The work of the Bills of Lading Committee was greatly assisted by a number of commentaries on the wordings published over the years, together with input from traders and charterers through liaison with BIMCO. The Committee also had input from a former Admiralty Judge in finalising the wordings. Although some amendments were made to the proforma wordings by the Committee as a result of the decision in the Bremen Max in 2009, this appears to have been the first wholesale review of the wordings for a considerable period.
The Committee approached the review with an open mind, not ruling out the potential for a full redraft of the wordings. The potential for significant changes in content had been suggested by some commentators, whilst participants in the Committee’s debates also suggested procedural changes to how LOIs are typically handled (such as, for example, a single LOI being signed by all parties in an LOI chain). However, during the review, the English High Court had the opportunity to look in detail at the LOI wordings and issues of enforcement arising out of them in a series of decisions concerning disputes arising from a chain of LOIs issued in respect of a cargo valued at US$76 million carried on the Miracle Hope. From these decisions, the Committee took comfort that the LOI wordings were not fundamentally deficient and that there was therefore likely to be more lost than gained by the uncertainty created by a radical change to either the content, format or procedure currently being employed by the industry when dealing with the current LOI wordings (a position which was endorsed by the former Judge who was consulted). As such, the new drafts are an evolution of the old.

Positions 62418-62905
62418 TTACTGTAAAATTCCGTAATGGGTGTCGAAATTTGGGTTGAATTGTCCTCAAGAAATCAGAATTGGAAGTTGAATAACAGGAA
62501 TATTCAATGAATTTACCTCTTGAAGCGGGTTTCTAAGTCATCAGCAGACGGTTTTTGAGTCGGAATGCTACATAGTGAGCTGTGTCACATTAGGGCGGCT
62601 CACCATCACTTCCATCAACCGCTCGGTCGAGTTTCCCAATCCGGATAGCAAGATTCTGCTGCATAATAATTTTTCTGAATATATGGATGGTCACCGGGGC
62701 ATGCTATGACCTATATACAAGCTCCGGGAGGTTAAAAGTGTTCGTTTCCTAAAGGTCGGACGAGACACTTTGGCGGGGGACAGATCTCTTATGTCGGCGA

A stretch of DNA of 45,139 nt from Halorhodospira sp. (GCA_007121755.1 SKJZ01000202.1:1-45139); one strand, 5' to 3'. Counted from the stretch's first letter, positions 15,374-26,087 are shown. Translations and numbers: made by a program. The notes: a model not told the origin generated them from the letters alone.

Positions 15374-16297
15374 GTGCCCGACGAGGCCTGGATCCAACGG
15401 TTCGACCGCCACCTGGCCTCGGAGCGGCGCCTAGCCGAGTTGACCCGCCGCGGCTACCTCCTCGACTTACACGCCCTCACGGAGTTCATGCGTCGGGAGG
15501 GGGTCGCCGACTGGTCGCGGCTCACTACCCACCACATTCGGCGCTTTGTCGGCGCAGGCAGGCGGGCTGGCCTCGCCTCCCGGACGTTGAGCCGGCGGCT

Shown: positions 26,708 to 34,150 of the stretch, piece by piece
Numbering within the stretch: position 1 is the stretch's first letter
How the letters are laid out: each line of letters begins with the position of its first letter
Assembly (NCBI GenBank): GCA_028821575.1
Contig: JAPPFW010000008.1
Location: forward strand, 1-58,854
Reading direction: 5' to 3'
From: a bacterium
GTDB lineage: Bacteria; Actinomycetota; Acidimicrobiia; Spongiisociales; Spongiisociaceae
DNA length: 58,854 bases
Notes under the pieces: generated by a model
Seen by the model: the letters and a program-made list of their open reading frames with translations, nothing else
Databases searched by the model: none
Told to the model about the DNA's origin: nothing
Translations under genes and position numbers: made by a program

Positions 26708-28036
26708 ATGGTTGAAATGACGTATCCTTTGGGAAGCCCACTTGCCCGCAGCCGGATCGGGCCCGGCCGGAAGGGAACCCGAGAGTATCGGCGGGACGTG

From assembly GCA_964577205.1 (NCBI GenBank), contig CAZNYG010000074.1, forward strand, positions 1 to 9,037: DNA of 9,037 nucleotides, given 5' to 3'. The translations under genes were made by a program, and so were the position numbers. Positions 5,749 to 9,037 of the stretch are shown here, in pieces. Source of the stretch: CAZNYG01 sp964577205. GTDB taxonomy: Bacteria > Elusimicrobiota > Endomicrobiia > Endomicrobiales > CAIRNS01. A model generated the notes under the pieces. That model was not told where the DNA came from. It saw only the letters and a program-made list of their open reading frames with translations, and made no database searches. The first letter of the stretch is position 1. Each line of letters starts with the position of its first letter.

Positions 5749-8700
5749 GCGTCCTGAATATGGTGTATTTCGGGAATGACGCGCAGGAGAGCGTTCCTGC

All three LOI wordings contain the same operative terms (with basic logical differences), so corresponding amendments have been made to all three proforma LOI texts. The introductory paragraphs of each LOI have been broken down into smaller paragraphs to improve the flow of the document whilst still reflecting the request(s) being made in each case.
While a relatively small number of disputes about the LOI wordings come before the courts, this should not detract from the fact that a LOI is a contract between (usually) a shipowner and the party issuing the LOI which is potentially worth many millions of dollars. Things usually go smoothly, but if things go wrong, a vessel is likely to be arrested and the shipowner may be forced to commence legal proceedings to force performance of the LOI terms by the issuer of the LOI. Whilst they are a largely unavoidable feature of international trade, a LOI should be something which both shipowners and the parties issuing LOIs take very seriously.
For the first time, a note has therefore been attached to the proforma itself to remind recipients of the potentially very high value of the contract into which they are entering and the need to consider the creditworthiness of the party offering the LOI. The note also highlights the significant consequences of delivering a cargo without presentation of an original bill of lading for a recipient’s P&I cover.